This is an updated (and corrected) version of a post from January last year. Found it incredibly valid these days, even if it will turn 2 years old in a few months.
You may be familiar with the “20 mile per day” concept, originally coined in the business world by Jim Collins, referred in his latest book Great by Choice, a leadership oriented publication which came after Good to Great from same author.
To be honest, I have not been able to finish reading any of these two books. The second and earlier one, Good to Great was given to me some time ago. Actually, I received two copies, probably because the sender thought I needed two to make sure I couldn’t escape from the learnings… but, as usual, I am much faster than knowledge.
But the important point here is about the journey, the journey itself and how to reach your destination, or, in business (or life) terms, how to accomplish your goals.
The 20 mile a day approach is totally about HOW. Once you have set up your goal (business or strategic targets), and based on the environment (market, competition, and/or other 3rd parties’ elements), you should take a look at yourself (resources, competences) and make a bold
(…ad here...) decision:
this is HOW I am going to make it
This is my GOAL
Which confirms two things:
1. There is more gravitation towards Objectives (and Strategy in general) compared to Execution, and…
2. This post (based on 1) is fit for purpose considering Execution should take 98% of our energy, as Tom Peters says and many times ReTweeted:
Here is the story:
The race to the South Pole happened in 1911, a century (+1 year) ago, between Scott and Amundsen. Actually, both heroes made it to the pole, however, it was Amundsen who reached his destination 34 days before Scott, and came victorious.
Scott died in his way back from the pole, as a consequence of starvation, cold, and bad planning for a worst case scenario.
Both men, took different approaches towards same goal. Amundsen made it by means of a key execution tactic, the 20 mile a day approach, planning everything, no matter how bad weather was or how steep hills, so they could make an average of 20 miles every day.
In contrast, Scott chose a reckless approach, pushing his crew to travel much further and faster on favorable weather conditions, whenever provided.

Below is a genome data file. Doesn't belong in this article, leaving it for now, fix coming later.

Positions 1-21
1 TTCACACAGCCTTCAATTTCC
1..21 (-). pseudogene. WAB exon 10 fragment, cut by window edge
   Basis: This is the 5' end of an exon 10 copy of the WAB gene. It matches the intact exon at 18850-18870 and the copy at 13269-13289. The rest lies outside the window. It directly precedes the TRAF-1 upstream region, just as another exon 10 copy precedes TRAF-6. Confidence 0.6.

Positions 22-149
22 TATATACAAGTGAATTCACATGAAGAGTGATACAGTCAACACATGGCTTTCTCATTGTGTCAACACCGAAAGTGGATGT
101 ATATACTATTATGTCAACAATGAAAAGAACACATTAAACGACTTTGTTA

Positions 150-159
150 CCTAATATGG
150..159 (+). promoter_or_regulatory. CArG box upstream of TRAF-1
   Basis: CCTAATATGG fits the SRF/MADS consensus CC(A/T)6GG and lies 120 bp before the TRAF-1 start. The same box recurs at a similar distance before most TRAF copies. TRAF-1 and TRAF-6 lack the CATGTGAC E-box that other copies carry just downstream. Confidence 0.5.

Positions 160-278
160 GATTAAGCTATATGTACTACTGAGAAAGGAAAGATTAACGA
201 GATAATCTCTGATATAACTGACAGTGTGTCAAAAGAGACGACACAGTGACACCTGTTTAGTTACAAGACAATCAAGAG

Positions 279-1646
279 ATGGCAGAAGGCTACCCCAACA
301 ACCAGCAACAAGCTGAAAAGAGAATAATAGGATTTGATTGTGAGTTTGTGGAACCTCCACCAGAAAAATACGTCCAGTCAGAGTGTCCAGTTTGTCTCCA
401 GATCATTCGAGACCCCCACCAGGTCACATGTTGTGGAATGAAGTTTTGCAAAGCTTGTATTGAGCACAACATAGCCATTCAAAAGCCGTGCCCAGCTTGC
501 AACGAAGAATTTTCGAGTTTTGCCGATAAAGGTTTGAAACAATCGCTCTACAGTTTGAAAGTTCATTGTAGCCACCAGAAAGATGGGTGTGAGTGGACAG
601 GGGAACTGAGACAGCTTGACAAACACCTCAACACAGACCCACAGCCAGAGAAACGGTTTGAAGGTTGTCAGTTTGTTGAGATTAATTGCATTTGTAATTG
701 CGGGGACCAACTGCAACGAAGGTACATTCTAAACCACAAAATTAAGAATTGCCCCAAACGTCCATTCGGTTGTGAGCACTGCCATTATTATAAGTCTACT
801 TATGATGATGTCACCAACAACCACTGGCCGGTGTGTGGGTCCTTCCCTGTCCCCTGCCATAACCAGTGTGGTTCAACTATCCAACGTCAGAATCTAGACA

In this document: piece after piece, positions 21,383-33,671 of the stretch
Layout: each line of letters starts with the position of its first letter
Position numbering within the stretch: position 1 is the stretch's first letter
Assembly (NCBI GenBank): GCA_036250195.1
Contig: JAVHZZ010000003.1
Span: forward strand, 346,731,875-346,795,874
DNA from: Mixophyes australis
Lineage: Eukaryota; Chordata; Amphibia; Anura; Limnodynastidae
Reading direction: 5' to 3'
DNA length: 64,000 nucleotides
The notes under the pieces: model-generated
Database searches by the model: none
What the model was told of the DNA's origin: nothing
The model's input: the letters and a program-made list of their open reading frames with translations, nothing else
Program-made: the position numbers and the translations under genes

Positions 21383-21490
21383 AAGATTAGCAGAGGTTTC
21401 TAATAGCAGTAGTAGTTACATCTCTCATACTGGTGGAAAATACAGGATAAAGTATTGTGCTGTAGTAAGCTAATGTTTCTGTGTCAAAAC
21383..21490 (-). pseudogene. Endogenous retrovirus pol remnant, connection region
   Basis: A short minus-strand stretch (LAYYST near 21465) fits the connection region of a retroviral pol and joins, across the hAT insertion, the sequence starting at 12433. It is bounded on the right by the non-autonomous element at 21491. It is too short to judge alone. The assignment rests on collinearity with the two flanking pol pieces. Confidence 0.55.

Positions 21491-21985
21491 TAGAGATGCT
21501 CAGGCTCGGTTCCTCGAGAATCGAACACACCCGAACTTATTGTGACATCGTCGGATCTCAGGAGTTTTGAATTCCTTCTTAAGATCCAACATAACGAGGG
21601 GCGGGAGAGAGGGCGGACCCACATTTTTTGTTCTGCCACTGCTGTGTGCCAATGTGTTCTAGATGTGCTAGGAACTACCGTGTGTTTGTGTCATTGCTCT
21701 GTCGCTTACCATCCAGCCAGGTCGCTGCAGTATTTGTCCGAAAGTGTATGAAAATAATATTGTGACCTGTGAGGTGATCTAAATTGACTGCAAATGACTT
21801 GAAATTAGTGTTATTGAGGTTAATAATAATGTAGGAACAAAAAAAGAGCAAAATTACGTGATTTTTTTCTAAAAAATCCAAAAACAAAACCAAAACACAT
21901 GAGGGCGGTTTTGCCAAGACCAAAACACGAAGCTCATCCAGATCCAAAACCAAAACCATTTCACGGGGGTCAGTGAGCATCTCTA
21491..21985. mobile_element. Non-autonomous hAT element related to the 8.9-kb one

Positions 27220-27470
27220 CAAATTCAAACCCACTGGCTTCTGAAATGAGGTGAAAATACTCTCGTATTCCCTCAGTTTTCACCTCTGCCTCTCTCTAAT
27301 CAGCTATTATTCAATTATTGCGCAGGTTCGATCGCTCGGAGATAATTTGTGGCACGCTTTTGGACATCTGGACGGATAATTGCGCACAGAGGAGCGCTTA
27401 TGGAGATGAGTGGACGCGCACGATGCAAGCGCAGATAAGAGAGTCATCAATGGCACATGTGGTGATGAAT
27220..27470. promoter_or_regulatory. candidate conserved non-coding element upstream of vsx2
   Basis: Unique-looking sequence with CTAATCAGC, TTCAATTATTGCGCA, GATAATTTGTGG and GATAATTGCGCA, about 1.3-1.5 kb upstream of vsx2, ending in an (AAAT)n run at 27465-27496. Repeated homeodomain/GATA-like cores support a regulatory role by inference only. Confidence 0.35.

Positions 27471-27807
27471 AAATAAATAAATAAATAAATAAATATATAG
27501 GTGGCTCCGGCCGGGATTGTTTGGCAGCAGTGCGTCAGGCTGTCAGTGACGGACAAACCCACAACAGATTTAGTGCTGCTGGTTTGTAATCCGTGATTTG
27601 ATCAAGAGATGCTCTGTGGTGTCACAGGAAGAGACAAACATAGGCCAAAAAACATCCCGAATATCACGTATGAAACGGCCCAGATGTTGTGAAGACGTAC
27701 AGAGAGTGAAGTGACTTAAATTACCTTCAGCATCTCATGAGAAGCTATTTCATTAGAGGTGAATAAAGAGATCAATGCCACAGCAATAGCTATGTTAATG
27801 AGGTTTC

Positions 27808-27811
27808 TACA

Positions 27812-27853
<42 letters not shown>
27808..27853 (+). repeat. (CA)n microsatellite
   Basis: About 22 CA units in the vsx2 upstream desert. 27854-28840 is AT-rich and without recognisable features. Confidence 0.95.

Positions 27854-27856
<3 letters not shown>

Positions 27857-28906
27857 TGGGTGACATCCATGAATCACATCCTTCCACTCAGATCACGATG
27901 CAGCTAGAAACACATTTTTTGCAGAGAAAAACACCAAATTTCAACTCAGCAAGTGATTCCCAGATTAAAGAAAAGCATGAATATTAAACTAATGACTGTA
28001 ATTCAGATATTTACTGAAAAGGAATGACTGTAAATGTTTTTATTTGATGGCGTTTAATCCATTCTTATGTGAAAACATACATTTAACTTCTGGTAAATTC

Amundsen and his team changed his outfit, and used Eskimo-style skins instead of the heavy wool clothing. They also used skis and dog sleds for transportation. They created supply depots on their way to the south pole, and thoroughly calculated the exact amount of dogs necessary for the trip, actually, part of the food supplies as well.
Amundsen’s plan was carefully designed to meet execution requirements, with a long term orientation. Risk was, Scott could eventually go faster, unless weather conditions worsen.
On a personal note, Amundsen’s strategy reminds me my personal experience running my first marathon. Over the course of 26 Miles I had to compete against others at the beginning and against myself at the end, controlling carefully pace and running style, adapting to limited physical resources and the ups & downs during the race.
After 20 miles running, no more and no less, step length, body weight balance, muscle workload, or breath control become critical. Is at this point when runners “hit the wall“, an invisible physical and sicological barrier which makes many abandon.
Amundsen equals success, success as measured by the traditional metrics recorded in history books. Success defined as reaching your goal, getting to the South Pole, first and before anyone else.
However, I found another success story here.
Scott’s team couldn’t make it as weather conditions turned against them, and, contrary to Amundsen, they weren’t prepared for that. It actually cost them their lives.
These are Scott’s last words, just before he died, in his way back from the pole :
We took risks, we knew we took them; things have come out against us, and therefore we have no cause for complaint, but bow to the will of Providence, determined still to do our best to the last …
Scott and his team literally d-i-e-d pursuing a dream, they strongly believed in what they were doing. Determination, for me, is one of the key ingredients required to deal with reality and make things happen.
They made other mistakes but definitively, they put all they had into it, and with that, comes glory, another form of success, no matter if you arrive second or last, like in a marathon.